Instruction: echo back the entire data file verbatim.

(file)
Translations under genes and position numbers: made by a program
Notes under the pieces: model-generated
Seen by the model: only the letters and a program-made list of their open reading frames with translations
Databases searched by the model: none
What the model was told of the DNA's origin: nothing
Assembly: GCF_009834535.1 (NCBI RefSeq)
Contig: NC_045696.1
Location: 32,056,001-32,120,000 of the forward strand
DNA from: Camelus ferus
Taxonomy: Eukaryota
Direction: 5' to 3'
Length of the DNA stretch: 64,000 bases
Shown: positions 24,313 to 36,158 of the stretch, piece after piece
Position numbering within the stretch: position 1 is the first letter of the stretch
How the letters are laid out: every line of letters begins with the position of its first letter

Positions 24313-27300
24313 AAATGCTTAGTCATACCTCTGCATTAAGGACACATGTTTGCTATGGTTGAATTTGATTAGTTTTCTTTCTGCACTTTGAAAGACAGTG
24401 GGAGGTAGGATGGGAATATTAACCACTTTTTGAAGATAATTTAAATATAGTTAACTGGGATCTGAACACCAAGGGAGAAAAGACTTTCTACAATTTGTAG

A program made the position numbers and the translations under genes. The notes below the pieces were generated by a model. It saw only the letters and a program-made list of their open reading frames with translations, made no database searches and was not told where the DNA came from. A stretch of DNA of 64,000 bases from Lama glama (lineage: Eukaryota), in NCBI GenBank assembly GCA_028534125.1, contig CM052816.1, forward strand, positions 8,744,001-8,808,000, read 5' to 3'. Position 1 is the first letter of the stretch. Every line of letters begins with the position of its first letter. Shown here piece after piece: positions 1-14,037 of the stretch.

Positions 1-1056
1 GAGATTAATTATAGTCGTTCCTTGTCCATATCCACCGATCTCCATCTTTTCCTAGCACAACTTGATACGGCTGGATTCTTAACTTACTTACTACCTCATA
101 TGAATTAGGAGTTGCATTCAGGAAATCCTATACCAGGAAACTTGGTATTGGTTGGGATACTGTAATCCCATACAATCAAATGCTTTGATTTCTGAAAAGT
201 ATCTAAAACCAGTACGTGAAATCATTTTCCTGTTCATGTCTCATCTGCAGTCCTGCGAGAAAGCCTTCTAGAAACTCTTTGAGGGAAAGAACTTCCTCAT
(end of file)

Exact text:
Translations under genes and position numbers: made by a program
Notes under the pieces: model-generated
Seen by the model: only the letters and a program-made list of their open reading frames with translations
Databases searched by the model: none
What the model was told of the DNA's origin: nothing
Assembly: GCF_009834535.1 (NCBI RefSeq)
Contig: NC_045696.1
Location: 32,056,001-32,120,000 of the forward strand
DNA from: Camelus ferus
Taxonomy: Eukaryota
Direction: 5' to 3'
Length of the DNA stretch: 64,000 bases
Shown: positions 24,313 to 36,158 of the stretch, piece after piece
Position numbering within the stretch: position 1 is the first letter of the stretch
How the letters are laid out: every line of letters begins with the position of its first letter

Positions 24313-27300
24313 AAATGCTTAGTCATACCTCTGCATTAAGGACACATGTTTGCTATGGTTGAATTTGATTAGTTTTCTTTCTGCACTTTGAAAGACAGTG
24401 GGAGGTAGGATGGGAATATTAACCACTTTTTGAAGATAATTTAAATATAGTTAACTGGGATCTGAACACCAAGGGAGAAAAGACTTTCTACAATTTGTAG

A program made the position numbers and the translations under genes. The notes below the pieces were generated by a model. It saw only the letters and a program-made list of their open reading frames with translations, made no database searches and was not told where the DNA came from. A stretch of DNA of 64,000 bases from Lama glama (lineage: Eukaryota), in NCBI GenBank assembly GCA_028534125.1, contig CM052816.1, forward strand, positions 8,744,001-8,808,000, read 5' to 3'. Position 1 is the first letter of the stretch. Every line of letters begins with the position of its first letter. Shown here piece after piece: positions 1-14,037 of the stretch.

Positions 1-1056
1 GAGATTAATTATAGTCGTTCCTTGTCCATATCCACCGATCTCCATCTTTTCCTAGCACAACTTGATACGGCTGGATTCTTAACTTACTTACTACCTCATA
101 TGAATTAGGAGTTGCATTCAGGAAATCCTATACCAGGAAACTTGGTATTGGTTGGGATACTGTAATCCCATACAATCAAATGCTTTGATTTCTGAAAAGT
201 ATCTAAAACCAGTACGTGAAATCATTTTCCTGTTCATGTCTCATCTGCAGTCCTGCGAGAAAGCCTTCTAGAAACTCTTTGAGGGAAAGAACTTCCTCAT